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“B” is for Battery Wagner.

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“B” is for Battery Wagner. Battery Wagner was the principal fortification on Morris Island during the Civil War. It was constructed during the summer of 1862 and named for Lieutenant Colonel Thomas M. Wagner. The powerful earthwork stretched across the island and was designed to keep the enemy from Cummings Point, the closest land to Fort Sumter. In the summer of 1863, a U.S. Army division—spearheaded by the Fifty-fourth Massachusetts, a regiment of Black soldiers attacked Battery Wagner. Although a portion of the battery was initially overrun after a daylong bombardment, the Federals were forced back after suffering heavy casualties. The attack showed the ability of earthen fortifications to absorb bombardments and retain their ability to resist attacks. The siege continued, however, and on the evening of September 6, 1863, the Confederates were forced to evacuate Battery Wagner.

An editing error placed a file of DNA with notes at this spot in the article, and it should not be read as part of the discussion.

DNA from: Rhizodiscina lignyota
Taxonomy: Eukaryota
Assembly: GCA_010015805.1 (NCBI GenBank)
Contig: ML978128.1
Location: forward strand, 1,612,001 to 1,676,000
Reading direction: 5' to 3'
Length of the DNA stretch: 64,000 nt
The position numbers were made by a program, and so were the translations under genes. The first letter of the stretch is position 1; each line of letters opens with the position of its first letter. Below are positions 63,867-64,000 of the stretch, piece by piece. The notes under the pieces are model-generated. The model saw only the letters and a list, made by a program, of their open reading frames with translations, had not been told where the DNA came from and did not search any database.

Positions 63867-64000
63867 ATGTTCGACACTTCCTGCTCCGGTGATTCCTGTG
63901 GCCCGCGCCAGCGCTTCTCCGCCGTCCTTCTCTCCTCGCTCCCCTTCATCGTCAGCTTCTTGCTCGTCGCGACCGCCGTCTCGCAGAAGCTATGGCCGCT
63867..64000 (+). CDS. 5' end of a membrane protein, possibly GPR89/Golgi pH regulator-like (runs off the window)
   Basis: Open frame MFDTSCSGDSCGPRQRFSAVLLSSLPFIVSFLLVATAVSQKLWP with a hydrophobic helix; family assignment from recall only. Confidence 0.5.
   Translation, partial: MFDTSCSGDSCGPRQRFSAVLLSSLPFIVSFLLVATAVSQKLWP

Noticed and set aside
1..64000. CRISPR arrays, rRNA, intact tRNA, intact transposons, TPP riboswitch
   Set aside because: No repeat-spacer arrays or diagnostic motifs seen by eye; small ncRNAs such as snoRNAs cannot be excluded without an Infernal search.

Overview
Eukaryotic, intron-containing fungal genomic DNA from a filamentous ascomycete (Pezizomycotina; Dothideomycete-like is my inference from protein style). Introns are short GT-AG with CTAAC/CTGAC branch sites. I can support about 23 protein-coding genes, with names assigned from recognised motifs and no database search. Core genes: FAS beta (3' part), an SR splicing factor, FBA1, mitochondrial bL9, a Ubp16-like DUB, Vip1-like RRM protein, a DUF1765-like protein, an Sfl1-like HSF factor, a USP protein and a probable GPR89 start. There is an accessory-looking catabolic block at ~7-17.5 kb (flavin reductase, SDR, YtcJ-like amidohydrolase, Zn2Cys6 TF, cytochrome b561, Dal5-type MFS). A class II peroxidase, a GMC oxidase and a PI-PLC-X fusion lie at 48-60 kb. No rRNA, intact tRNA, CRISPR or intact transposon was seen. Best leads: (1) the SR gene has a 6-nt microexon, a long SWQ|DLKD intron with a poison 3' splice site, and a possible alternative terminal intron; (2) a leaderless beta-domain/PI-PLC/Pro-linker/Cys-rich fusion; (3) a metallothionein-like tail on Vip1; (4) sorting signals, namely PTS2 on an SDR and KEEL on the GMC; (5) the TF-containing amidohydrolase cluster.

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Dr. Walter Edgar has two programs on South Carolina Public Radio: Walter Edgar's Journal, and South Carolina from A to Z. Dr. Edgar received his B.A. degree from Davidson College in 1965 and his Ph.D. from the University of South Carolina in 1969. After two years in the army (including a tour of duty in Vietnam), he returned to USC as a post-doctoral fellow of the National Archives, assigned to the Papers of Henry Laurens.